Environmentally friendly - Zurich looks at the risks and benefits of Green Construction at 2014 ANZIIF Claims Convention
Mervyn Rea says a green building can be defined as one that gives priority to efficiency of resource use - energy, water, and materials. It is designed to reduce building impacts on human health and the environment during the building's lifecycle, from blue print to eventual demolition - leaving a lasting social, economic and environmental legacy.
Through careful design of building infrastructure, materials and services, carbon emissions in buildings can be neutralised. By harvesting and recycling grey and rainwater, water consumption can been reduced to a minimum, and traditional, costly energy required in buildings can be offset by renewables.
From an investor point of view, we are starting to see Green Star Rated Buildings in Australia enjoying an average 5 per cent higher rental income and 12 per cent higher value.
So what does Green Construction mean for the insurance industry from a risk management perspective? The top five concerns for insurers include:
- Construction Materials - Different construction materials have different qualities and react differently in low or high impact fires. It’s important to understand these varying characteristics to protect the people in the buildings and firefighters when a fire happens, and to ensure greater business continuity.
- Architecture and design - New architectural elements like roof top gardens have a potential to retain large quantities of water which may impact the structure of the building through wind and weight load, and also a risk of water penetration. This means larger exposures for property and liability.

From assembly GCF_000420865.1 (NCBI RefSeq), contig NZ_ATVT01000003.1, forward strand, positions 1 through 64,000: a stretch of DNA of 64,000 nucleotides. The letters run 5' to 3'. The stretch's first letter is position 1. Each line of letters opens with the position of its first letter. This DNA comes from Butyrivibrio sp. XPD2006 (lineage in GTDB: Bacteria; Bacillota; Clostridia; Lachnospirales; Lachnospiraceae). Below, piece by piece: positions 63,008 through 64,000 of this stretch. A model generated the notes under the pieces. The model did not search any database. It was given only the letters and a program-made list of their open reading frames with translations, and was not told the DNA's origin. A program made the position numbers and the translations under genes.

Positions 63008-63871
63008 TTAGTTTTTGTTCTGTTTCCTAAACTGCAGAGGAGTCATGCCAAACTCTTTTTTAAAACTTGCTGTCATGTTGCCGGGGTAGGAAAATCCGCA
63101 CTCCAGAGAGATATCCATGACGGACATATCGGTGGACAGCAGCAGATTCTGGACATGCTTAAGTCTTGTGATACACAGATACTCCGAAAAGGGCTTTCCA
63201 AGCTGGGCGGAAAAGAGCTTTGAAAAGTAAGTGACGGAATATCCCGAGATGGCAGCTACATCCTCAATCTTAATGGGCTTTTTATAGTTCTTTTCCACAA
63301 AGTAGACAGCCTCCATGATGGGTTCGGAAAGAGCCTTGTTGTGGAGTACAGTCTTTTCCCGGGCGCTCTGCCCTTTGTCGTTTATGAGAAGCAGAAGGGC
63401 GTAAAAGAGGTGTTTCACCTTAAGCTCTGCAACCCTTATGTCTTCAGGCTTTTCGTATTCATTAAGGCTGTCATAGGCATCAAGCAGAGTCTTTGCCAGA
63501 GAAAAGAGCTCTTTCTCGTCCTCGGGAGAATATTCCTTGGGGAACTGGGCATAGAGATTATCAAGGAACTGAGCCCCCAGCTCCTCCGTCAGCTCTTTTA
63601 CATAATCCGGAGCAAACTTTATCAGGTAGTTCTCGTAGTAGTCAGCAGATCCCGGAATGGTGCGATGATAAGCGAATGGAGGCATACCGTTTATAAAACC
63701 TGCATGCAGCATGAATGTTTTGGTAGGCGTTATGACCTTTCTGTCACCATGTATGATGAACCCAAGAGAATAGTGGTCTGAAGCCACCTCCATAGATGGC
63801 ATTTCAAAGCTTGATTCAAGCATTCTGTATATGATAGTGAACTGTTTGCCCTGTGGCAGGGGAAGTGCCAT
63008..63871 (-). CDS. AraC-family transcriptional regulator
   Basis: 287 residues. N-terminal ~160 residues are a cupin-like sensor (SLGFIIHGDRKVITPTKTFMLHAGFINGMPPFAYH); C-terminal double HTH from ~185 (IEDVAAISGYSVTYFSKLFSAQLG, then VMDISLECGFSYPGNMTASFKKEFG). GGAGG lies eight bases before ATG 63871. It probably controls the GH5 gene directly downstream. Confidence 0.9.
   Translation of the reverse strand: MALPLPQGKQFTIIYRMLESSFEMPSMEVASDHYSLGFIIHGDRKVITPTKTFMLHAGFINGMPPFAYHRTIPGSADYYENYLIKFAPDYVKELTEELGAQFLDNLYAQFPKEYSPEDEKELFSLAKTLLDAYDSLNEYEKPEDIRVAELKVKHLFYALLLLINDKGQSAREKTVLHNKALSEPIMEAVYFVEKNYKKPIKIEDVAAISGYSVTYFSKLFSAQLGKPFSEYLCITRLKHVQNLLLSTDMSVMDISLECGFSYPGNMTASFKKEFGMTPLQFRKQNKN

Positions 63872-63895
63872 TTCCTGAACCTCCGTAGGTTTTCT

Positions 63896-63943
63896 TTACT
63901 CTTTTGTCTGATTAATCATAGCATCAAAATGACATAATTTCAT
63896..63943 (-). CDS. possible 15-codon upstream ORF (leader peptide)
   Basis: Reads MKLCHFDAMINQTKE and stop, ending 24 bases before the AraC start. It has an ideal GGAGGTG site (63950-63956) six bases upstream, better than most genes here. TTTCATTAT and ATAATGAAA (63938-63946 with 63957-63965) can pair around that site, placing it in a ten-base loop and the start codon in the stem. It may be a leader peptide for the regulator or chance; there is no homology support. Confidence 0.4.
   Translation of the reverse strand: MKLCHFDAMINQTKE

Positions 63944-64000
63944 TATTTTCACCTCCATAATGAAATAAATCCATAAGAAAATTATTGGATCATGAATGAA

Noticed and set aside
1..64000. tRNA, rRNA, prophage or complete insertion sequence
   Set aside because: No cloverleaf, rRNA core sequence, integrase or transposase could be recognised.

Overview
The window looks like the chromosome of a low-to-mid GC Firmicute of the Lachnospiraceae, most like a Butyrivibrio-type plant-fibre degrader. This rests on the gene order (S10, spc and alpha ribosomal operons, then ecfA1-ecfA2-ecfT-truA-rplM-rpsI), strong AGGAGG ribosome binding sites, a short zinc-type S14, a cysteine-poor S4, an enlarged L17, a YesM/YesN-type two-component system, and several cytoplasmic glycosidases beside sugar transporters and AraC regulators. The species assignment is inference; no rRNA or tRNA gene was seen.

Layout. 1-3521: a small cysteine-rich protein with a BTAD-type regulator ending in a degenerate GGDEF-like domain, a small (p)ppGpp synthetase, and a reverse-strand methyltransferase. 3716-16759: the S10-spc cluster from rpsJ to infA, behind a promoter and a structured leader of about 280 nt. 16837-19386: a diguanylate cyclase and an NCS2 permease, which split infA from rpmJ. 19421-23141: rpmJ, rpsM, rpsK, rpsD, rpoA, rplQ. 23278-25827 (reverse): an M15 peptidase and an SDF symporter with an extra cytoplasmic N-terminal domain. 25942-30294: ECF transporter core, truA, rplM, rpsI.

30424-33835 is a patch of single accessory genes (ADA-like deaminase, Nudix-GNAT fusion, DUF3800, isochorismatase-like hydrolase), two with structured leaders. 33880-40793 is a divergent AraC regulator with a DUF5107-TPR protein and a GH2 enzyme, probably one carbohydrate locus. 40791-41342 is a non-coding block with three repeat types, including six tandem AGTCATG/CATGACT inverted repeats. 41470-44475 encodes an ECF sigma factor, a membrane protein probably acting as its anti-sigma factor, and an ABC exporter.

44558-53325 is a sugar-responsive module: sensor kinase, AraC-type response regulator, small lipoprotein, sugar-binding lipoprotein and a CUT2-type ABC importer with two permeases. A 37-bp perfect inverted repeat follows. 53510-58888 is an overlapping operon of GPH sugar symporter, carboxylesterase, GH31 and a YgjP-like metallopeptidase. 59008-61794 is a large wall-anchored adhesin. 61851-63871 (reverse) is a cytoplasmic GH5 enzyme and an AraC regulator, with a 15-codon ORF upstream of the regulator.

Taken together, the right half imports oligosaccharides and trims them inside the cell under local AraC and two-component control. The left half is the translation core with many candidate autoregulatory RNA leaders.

- Plant and Equipment - Increasingly, sources of renewable energy are placed on rooftops - with risk of property damage from storms, wind and hail to the equipment and potential business interruption exposure (i.e. loss of power). There are also concerns relating to stored energy from power generation (solar panels, wind turbines etc) that could increase risks for firefighters, and delay effective fire fighting. Retrospectively installed solar panels may also cause additional load on roofs beyond their original intended design. From a liability point of view, flying debris in extreme storms can cause third party damage or injury and increase the property owner's public liability exposure.
- New Technology - Supply Chain - If demand for Green Buildings and associated technology outstrips anticipated supply, construction and refurbishment projects could be delayed, as well as any downstream reinstatements and repairs as a result of damage. Longer lead times need to be reflected in indemnity periods.